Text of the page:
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Addiction Recovery and Relapse

Can they go hand in hand positively? 

If you're someone or know someone recovering from addiction, you've likely seen a relapse. The rug gets pulled out from under you, the other shoe drops, and old feelings of worry and fear come flooding back. It's seen as a devastating catastrophe and can feel like the end of the world or at least the end of sobriety. But might there be a different way to look at it?

What if relapse is simply a part of recovery? What if relapse is sometimes an evil necessary to get to the end game of lifelong sobriety?


Recent research defines relapse as a series of setbacks along the way to recovery. These mistakes, or relapses, are considered part of the recovery process and not a failure of recovery. Rather than relapse being a random event, it is due to an underlying process that has to be addressed. This is why the aftercare plan for treatment is essential to success in recovery. Drug addiction statistics support how necessary aftercare is for the prevention of relapse.

Though the statistics vary depending on the addiction, they show that between 40 and 85 percent of individuals relapse and return to using within one year of treatment. More than two-thirds of such individuals do so within weeks to months of beginning addiction treatment.

It's been shown repeatedly that the longer an individual can sustain abstinence, the greater the chances of long-term recovery.

So, yes, relapse is a setback, but it's not the end, and it could be the beginning of a brighter future. Coming out of a relapse, understanding the experience, and learning new tools for improvement are the most important things to focus on. Not the relapse itself.

Let's look at a positive relapse versus a negative relapse to understand how it can actually be a positive occurrence.

Coming out of a positive relapse can pave the way for stronger, long-term sobriety or clean time. Look for these attitudes and attributes in a person to know whether a relapse they experienced is positive:

  • Being genuinely remorseful.
  • Calling the original treatment center for suggestions
  • Realizing there's not the control previously thought
  • Demonstrating an understanding of the magnitude of the relapse
  • Having an awareness of how the relapse affected loved ones
  • Having a sincere desire to figure out why there was a relapse
  • Displaying increased willingness to apply recovery principles in life
  • Being interested in taking measures to prevent a repeat of relapse
  • Being open or receptive to suggestions
  • Talking to a counselor or a sponsor
  • Getting into a support group, increases attendance at supportive meetings, etc.
  • Willingness to increase treatment, including psychotherapy, outpatient care, or even back to inpatient. treatment.

On the other hand, if a person coming out of a relapse shows no such signs, consider it a negative relapse if they:

  • Exhibit no sense of care about the relapse or lash out at others
  • Are remorseful only about being caught, not about relapsing
  • Say, "It's only alcohol and not [my drug of choice]"
  • Think the using is under control
  • Have no understanding of the magnitude of the relapse or its effects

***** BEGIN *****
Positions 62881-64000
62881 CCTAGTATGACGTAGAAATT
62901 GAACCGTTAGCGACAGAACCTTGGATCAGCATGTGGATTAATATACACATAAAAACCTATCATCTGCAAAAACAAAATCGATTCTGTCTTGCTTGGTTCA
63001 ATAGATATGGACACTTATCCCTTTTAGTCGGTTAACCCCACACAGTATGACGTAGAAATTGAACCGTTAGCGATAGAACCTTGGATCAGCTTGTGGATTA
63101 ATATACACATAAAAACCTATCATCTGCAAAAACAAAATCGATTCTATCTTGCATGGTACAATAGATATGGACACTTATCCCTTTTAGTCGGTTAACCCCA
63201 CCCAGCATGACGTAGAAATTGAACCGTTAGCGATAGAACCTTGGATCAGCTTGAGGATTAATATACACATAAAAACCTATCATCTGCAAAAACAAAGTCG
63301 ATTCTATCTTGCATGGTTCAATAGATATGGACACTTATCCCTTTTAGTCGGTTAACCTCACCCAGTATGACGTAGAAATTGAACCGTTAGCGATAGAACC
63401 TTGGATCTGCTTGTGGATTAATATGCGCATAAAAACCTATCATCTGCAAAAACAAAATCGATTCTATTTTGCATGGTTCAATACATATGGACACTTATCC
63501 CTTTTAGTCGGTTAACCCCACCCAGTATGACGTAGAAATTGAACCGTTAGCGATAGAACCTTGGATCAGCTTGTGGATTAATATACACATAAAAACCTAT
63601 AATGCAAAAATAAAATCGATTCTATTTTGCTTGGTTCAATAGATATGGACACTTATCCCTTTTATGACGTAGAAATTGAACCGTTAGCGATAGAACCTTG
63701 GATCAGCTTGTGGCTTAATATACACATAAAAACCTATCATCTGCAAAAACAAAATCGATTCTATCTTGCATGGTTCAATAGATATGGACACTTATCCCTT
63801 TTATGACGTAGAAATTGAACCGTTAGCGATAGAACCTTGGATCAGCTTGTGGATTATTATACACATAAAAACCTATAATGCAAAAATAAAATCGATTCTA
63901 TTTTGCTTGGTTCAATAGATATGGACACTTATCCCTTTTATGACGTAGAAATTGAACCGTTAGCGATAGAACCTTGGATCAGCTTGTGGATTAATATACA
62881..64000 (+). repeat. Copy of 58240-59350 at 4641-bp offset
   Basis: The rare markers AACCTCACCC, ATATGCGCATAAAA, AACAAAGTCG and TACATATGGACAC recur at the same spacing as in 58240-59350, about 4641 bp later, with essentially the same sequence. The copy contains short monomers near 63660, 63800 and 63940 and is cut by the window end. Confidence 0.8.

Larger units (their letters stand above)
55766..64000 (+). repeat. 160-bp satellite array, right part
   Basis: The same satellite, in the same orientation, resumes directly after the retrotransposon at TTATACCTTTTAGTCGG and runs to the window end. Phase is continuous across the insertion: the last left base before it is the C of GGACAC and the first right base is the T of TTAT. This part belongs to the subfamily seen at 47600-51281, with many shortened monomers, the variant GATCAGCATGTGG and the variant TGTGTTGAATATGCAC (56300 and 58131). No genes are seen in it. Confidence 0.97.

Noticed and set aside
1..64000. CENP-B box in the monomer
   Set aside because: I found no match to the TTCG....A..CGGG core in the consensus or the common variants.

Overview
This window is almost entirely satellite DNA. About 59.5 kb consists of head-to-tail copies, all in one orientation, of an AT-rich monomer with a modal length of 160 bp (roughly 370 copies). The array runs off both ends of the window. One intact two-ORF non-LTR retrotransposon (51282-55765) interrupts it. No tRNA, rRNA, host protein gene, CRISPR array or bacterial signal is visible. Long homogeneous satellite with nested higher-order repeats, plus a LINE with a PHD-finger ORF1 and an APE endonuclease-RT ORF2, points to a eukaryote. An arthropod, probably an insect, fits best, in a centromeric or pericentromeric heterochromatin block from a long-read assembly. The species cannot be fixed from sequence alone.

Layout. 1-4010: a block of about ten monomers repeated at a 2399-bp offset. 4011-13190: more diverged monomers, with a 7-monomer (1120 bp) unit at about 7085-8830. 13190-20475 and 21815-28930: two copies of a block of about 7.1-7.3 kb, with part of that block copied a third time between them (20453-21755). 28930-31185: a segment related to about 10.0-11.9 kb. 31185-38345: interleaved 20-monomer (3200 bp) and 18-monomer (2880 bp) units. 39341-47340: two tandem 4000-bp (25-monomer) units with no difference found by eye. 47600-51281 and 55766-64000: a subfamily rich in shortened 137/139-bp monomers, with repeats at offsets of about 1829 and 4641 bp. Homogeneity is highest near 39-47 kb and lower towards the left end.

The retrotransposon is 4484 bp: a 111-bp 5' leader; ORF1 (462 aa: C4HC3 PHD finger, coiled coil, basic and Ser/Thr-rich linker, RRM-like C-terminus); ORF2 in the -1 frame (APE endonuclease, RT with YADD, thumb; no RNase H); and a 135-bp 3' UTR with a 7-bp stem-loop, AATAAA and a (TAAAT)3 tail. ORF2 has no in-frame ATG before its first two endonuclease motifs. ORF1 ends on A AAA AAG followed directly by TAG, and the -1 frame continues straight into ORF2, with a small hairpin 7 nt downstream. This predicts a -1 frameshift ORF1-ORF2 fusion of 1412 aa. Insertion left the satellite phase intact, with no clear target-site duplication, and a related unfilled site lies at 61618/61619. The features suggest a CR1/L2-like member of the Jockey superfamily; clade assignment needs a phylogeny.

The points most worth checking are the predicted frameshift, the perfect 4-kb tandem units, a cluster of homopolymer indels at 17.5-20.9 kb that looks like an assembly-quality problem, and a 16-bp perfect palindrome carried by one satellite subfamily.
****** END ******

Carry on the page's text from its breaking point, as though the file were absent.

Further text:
• Demonstrate no desire for further treatment or support groups
  • Have an apathetic approach instead of proactively seeking solutions
  • Have no clear-cut plan to prevent future relapse
  • Do not call for help from anyone who can be a positive influence
  • Hang out with old friends as a support group
  • Lie to cover up the relapse or continued drug or alcohol use.

Relapse doesn't happen by accident. Just as in the stages of change to get into recovery, there are stages of change to relapse, and change starts with pre-contemplation before it moves into action. When thinking and behaving become more in line with using than with recovery, the scale gets tipped back towards using, and relapse happens.

Recovery needs to be practiced regularly, and having a solid relapse prevention plan in place is an essential part of it. Going into treatment and then not following through with an aftercare plan is the equivalent of going to med school to be a surgeon and never practicing surgery. It's just not going to work.

Here are some warning signs of relapsing to be on the lookout for:

  • Change in mood or behaviors
  • Becoming intolerant, angry, or resentful
  • Increased feeling of apathy
  • Isolation from others
  • Socially checking out
  • Not going to treatment or meetings
  • Adhering to an aftercare plan but not actively participating; not expressing emotions
  • Change of eating or sleeping habits
  • Lapse in taking care of oneself mentally or physically
  • Not being grateful in recovery
  • Relaxing of self-imposed rules
  • Cravings for the fix of choice
  • Thinking about the people and places associated with using
  • Romanticizing past using behavior rather than remembering the pain it caused
  • Minimizing the consequences of the addiction; bargaining with oneself
  • Lying to others
  • Thinking about how to better control using
  • Planning a relapse or looking for opportunities to use.

If you or someone you know is in recovery from addiction, have safeguards in place and stick to an aftercare plan. But if relapse does happen, know it's not the end of recovery but rather an opportunity to learn and grow and be even stronger in recovery.

More from Dana Golden NCFAD, NCRC, Interventionist
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